• Kristine Lane

Charles Munro Reserve


One of Burpengary’s most prominent former residents and World War I veteran, Charles Munro, was recently honoured posthumously with a parkland naming ceremony in recognition of his achievements and popularity within the local community.

Attended by approximately 50 remaining descendants, members of the public, and Councillor Peter Flannery, the new Charles Munro Reserve sign was officially unveiled on Saturday, July 24, following the Burpengary Progress Association’s successful application to council last year. The site of the reserve, on the corner of Dale Street and Susan Court, Burpengary, is nearby to where Charles Munro and his family settled on a farm soon after arriving in Australia early last century.

Originating from Scotland, but moving to London when 19 years old and subsequently joining the police force, Charles rose from Sergeant to Inspector, becoming a formidable figure in the Criminal Courts of London. A self-taught scholar, he developed a love for the written word, pioneering two key changes within the policing system which are still used to this day. The developer of a unique, direct and informative style of writing suitable for the police force and court reporting, Charles also helped invent the fingerprinting system when he discovered that all the loops and whorls unique to each individual could be logged, tracked and later used as evidence in court.

But despite these notable achievements in London, Australia beckoned for this intelligent and insatiable book-learner. Four of his nine children, and his older brother, William, had previously visited Australia some years before, regaling him with tales of an expansive, beautiful country that was uncrowded and had good farming land. One by one during 1912 and 1913, Charles’ sons, William, James, Edward and Chris, arrived on Australian shores. A year later, and close to retirement, a 50-year-old Charles, his wife, Jane (also known as Jean), plus their remaining children, Robert, Mary, Charles Junior, and William’s wife, Clara, emigrated, arriving in Brisbane, eventually settling in Burpengary.

They bought a farm on what is now called Dunbeath Street, Burpengary, where they raised cattle, crops of Lucerne and five milking cows, utilising the Burpengary train station to transport and sell milk to Brisbane.

One of the park-unveiling attendees and grandson of Charles Munro, Donald Munro, has particularly fond memories of his time visiting his grandfather’s Burpengary farm when a young boy. “My memory of the whole area is one of complete affection. I remember wanting desperately to hold the reins of my grandfather’s horse and cart as we rode around, and my grandmother (Jane) made the most delicious scones and cream, the making of which I would watch and then sample from a tree I climbed outside her kitchen window. This farm was a place that I could get into all sorts of adventures.”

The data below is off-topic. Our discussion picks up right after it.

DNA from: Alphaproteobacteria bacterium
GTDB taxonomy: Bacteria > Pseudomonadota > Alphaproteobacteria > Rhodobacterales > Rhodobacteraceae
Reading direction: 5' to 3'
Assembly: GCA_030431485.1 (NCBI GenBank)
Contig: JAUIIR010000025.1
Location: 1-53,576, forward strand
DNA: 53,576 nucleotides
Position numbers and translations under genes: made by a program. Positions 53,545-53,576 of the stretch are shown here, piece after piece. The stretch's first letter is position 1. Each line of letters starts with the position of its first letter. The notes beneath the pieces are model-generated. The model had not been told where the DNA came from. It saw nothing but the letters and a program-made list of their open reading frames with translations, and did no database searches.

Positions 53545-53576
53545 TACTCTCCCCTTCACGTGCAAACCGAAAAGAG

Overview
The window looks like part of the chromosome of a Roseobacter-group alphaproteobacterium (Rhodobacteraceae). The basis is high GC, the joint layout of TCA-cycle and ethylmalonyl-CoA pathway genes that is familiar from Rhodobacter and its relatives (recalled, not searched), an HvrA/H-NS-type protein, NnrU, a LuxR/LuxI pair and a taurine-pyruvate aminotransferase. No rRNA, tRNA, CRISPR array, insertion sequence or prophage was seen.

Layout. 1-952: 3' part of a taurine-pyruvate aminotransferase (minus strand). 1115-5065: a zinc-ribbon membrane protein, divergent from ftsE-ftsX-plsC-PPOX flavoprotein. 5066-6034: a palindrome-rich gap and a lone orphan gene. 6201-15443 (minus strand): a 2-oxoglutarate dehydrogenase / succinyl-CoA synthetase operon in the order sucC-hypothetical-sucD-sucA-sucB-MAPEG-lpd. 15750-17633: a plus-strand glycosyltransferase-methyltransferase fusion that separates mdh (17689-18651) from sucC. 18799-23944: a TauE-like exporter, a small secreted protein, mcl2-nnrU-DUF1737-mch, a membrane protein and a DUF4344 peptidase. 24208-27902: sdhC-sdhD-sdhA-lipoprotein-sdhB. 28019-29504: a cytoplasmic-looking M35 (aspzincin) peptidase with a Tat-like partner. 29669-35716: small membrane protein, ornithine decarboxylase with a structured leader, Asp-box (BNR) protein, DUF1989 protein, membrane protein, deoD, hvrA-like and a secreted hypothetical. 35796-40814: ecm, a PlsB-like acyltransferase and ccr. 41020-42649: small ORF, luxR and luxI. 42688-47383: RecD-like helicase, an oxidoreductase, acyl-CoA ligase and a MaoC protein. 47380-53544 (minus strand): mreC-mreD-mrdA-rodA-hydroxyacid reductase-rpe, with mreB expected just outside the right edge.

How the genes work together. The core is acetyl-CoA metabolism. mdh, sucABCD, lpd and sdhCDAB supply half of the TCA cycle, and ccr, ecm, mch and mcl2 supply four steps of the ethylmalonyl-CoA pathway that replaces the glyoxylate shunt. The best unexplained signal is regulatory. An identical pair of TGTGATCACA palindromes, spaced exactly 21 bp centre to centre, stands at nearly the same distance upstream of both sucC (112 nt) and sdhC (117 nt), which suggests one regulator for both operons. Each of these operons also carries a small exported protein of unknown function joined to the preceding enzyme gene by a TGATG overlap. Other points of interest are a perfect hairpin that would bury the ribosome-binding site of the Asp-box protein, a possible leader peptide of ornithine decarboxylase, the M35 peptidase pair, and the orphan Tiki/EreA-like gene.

With the Munro family becoming firmly entrenched in the Australian way of life, even travelling around Narangba and Caboolture performing their musical instruments to locals, including the bagpipes to Burpengary State School students, Donald says, “My grandfather was highly regarded by many people in the district – as a leader of a large family who arrived out of the blue and made Burpengary their home.”

But with the advent of World War I, Charles’ sons James, followed by Edward and Chris, and then William, enlisted in the Australian Army. James went to Gallipoli, being involved at the first landing, Edward and Chris went to France, and William stayed in Australia serving as a Lieutenant training Enoggera recruits, later serving in the active garrison at Fort Lytton. Charles himself entered the war near its end in his early 50s with the Imperial Forces in Papua New Guinea, helping to take over from the previous German administration.

Donald says, “My grandfather Charles, my father, and my uncles were all very patriotic to their new home country. They loved Australia and wanted to enlist to contribute to their adoptive nation.”

But unfortunately tragedy struck when James died in a RAF training accident in Wiltshire, and Chris was killed in action in France. With Edward being a stretcher-bearer for a medical unit – one of the most notoriously dangerous field jobs during the war - his mother, Jane, wrote an impassioned letter in May 1918, pleading for her remaining son to come back to Australia, having already lost two and having no grown men left back in Burpengary on the farm to help her. Her wish was granted, and Edward returned two months before the end of the war, soon followed by Charles. Edward brought with him his diaries and notes from the battlefield, which was later collated and edited by his son, Donald, into the well-known history book, ‘Diaries of a Stretcher Bearer 1916-1918’.

With the remaining family rejoining on the Burpengary farm, it was later sold and Jane and Charles moved to Taringa in Brisbane. But this eminent family patriarch sadly suffered a fatal heart attack in 1947 at the age of 79 whilst holidaying on the Gold Coast.

Donald says, “The entire Munro family are very honoured by this unveiling – and for me, it was an exciting day. I’ve always been conscious of history, our history, and the preservation of it. My grandfather Charles was an unassuming, quiet man, but a memorable figure in the area nonetheless, and I’m terribly tickled about this memorial sign.”

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